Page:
21.Reports on security concerns emanating from the media, CSOs or political circles must be further subjected to forensic securitization investigation or verification before being acted upon. This is because there is a virus in circulation emanating from psychology of politics, which can cause security blunders and breaches.
22.The Northeast and the Northwest zones must be designated as security and poll nipping points or red spots during and after the polls.
23. All the palaces of Emirs and District Heads as well as Mosques and Houses of leading politicians in the areas must be placed on tight and close watch during and after the polls.
24.Thumb-printed ballot papers and boxes emanating from areas or palaces, mosques or houses other than polling units or booths clearly known to INEC and the Federal Government, must be impounded, confiscated and destroyed.
25. All under-age voters and people holding PVCs with different photographs particularly in the Northwest and the Northeast must be identified and arrested.
26. All registered voters with correct PVCs particularly in the Northeast and the Northwest must be forced to go through voting accreditation processes before they are allowed to vote.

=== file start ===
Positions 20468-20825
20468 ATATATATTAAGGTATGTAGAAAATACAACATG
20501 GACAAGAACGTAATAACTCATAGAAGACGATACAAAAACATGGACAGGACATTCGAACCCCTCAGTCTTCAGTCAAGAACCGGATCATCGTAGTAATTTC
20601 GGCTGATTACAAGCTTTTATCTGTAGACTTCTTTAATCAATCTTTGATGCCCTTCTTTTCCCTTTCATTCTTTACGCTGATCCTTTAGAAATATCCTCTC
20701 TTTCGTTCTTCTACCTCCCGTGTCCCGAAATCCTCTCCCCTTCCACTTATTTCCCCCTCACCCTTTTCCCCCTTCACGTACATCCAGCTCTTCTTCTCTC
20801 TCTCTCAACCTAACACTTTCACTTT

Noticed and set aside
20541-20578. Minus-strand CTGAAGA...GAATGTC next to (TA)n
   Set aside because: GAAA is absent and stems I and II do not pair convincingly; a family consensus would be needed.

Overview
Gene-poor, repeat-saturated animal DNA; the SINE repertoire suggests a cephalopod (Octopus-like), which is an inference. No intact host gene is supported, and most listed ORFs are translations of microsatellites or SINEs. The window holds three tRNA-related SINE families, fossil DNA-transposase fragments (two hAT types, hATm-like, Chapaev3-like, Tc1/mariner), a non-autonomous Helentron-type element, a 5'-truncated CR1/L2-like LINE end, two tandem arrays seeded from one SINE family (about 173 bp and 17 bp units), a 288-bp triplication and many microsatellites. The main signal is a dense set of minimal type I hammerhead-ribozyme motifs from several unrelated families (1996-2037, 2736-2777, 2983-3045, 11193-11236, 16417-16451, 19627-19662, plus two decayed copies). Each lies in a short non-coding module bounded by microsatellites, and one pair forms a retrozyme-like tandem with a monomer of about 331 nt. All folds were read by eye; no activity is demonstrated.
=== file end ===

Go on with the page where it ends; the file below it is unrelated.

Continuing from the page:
27. Street urchins, who are notorious in triggering off group violence or threat of same particularly in the Northwest and the Northeast, for the purpose of evading voting accreditation, must be cocooned and warded off.

What APC & Its Supporters Must Do:
28. Avoid raising false alarms, blackmails and leveling unsubstantiated allegations against its opponents. For instance, alleging that its opponent bribed some Christian leaders to the tune of N6B to support its opponent’s presidential candidate, which is  yet to be incontrovertibly proved; portrays the party in a bad light and may amount to touching God’s anointed apostles. Similar allegation was visited against the leadership of Ohanaeze Ndigbo; saying they were bribed with N5B. Let it be clearly stated that  it is a political right entrenched in the Constitution and made justiciable by Section 46 as well as in the  African Charter on Human & Peoples’ Rights of any citizen or group to support and associate with any lawful political divide of his or her choice.

What PDP & Its Supporters Must Do: